Die letzten 5 Focus-News des innovations-reports im Überblick:

Im Focus: Attoseconds break into atomic interior

A newly developed laser technology has enabled physicists in the Laboratory for Attosecond Physics (jointly run by LMU Munich and the Max Planck Institute of Quantum Optics) to generate attosecond bursts of high-energy photons of unprecedented intensity. This has made it possible to observe the interaction of multiple photons in a single such pulse with electrons in the inner orbital shell of an atom.

In order to observe the ultrafast electron motion in the inner shells of atoms with short light pulses, the pulses must not only be ultrashort, but very...

Im Focus: Good vibrations feel the force

A group of researchers led by Andrea Cavalleri at the Max Planck Institute for Structure and Dynamics of Matter (MPSD) in Hamburg has demonstrated a new method enabling precise measurements of the interatomic forces that hold crystalline solids together. The paper Probing the Interatomic Potential of Solids by Strong-Field Nonlinear Phononics, published online in Nature, explains how a terahertz-frequency laser pulse can drive very large deformations of the crystal.

By measuring the highly unusual atomic trajectories under extreme electromagnetic transients, the MPSD group could reconstruct how rigid the atomic bonds are...

Im Focus: Developing reliable quantum computers

International research team makes important step on the path to solving certification problems

Quantum computers may one day solve algorithmic problems which even the biggest supercomputers today can’t manage. But how do you test a quantum computer to...

Im Focus: In best circles: First integrated circuit from self-assembled polymer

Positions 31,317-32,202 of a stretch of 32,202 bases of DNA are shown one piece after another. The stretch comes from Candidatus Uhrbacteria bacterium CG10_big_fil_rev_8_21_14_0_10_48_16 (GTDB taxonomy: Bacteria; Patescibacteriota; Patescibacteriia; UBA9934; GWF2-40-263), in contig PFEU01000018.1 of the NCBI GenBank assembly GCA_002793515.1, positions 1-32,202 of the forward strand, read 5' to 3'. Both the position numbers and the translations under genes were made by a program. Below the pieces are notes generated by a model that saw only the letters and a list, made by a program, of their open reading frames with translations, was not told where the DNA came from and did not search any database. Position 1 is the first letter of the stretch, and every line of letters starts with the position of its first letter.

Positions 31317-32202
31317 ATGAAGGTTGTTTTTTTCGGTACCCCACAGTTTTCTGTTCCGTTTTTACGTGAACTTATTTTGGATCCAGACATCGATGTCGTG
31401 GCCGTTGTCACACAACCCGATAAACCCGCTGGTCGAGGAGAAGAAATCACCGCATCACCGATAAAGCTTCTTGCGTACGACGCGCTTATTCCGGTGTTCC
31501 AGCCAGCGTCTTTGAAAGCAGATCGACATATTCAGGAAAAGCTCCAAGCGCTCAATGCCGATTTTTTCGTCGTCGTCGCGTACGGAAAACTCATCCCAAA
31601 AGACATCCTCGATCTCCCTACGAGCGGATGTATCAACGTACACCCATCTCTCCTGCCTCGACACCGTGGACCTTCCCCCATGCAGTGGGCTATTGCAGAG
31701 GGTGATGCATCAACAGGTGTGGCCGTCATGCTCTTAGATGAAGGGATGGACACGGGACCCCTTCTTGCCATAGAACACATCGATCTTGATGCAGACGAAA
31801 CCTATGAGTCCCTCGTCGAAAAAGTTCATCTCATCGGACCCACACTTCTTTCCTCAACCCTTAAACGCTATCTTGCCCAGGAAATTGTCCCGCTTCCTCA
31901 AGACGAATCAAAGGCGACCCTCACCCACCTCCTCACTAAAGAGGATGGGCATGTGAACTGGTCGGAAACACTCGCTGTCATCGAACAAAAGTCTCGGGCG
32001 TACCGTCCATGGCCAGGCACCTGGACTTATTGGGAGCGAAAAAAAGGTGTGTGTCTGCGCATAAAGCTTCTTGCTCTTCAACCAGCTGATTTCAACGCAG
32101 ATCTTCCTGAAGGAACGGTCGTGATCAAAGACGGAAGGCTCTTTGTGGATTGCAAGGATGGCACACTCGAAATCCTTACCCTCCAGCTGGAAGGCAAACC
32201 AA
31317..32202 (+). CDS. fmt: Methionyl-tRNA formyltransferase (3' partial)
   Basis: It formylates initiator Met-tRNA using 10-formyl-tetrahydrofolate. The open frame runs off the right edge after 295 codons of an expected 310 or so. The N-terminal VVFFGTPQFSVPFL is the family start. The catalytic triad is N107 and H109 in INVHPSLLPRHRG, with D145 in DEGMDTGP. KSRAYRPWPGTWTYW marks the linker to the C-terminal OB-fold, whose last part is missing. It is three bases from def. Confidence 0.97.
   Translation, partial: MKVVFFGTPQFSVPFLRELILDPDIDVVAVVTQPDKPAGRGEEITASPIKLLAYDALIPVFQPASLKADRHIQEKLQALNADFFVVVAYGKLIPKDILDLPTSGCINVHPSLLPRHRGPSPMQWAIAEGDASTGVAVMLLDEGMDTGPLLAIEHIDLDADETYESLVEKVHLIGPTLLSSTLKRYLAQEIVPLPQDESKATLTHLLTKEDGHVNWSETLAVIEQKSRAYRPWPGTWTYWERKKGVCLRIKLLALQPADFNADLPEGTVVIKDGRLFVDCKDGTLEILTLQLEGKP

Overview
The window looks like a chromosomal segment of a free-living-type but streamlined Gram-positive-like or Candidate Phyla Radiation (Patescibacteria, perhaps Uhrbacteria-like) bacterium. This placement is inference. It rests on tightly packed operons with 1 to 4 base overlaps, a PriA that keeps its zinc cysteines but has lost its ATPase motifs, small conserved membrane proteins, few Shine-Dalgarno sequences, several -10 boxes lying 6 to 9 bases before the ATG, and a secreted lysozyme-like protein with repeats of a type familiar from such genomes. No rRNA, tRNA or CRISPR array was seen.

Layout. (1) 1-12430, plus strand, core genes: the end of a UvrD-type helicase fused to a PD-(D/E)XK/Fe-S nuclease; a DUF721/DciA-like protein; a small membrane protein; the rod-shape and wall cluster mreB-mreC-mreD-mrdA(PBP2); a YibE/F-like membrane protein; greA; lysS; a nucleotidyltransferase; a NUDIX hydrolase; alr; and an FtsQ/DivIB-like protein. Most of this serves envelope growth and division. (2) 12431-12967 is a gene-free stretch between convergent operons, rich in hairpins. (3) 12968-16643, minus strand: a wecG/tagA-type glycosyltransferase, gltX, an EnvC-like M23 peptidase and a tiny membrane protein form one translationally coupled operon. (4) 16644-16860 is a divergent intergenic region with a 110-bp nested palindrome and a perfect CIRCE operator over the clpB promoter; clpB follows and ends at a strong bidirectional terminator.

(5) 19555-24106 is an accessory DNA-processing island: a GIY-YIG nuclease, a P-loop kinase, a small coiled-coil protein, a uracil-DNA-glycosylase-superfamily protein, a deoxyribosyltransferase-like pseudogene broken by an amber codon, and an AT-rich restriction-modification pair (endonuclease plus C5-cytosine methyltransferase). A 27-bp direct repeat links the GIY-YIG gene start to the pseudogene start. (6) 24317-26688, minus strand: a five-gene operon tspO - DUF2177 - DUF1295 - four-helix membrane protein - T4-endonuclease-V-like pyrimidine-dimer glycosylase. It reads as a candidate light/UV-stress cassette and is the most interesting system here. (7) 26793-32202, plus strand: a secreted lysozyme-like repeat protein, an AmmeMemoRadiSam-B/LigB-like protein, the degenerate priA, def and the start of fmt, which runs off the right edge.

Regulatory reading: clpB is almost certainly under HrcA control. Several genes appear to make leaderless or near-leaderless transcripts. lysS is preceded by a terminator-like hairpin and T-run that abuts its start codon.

For the first time, a team of researchers at the Max-Planck Institute (MPI) for Polymer Research in Mainz, Germany, has succeeded in making an integrated circuit (IC) from just a monolayer of a semiconducting polymer via a bottom-up, self-assembly approach.

In the self-assembly process, the semiconducting polymer arranges itself into an ordered monolayer in a transistor. The transistors are binary switches used...

Im Focus: Demonstration of a single molecule piezoelectric effect

Breakthrough provides a new concept of the design of molecular motors, sensors and electricity generators at nanoscale

Researchers from the Institute of Organic Chemistry and Biochemistry of the CAS (IOCB Prague), Institute of Physics of the CAS (IP CAS) and Palacký University...

All Focus news of the innovation-report >>>

Anzeige

Anzeige

VideoLinks
Industry & Economy
Event News

2nd International Conference on High Temperature Shape Memory Alloys (HTSMAs)

15.02.2018 | Event News

Aachen DC Grid Summit 2018

13.02.2018 | Event News

How Global Climate Policy Can Learn from the Energy Transition

12.02.2018 | Event News

 
Latest News

Basque researchers turn light upside down

23.02.2018 | Physics and Astronomy

Finnish research group discovers a new immune system regulator

23.02.2018 | Health and Medicine

Attoseconds break into atomic interior

23.02.2018 | Physics and Astronomy

VideoLinks
Science & Research
Overview of more VideoLinks >>>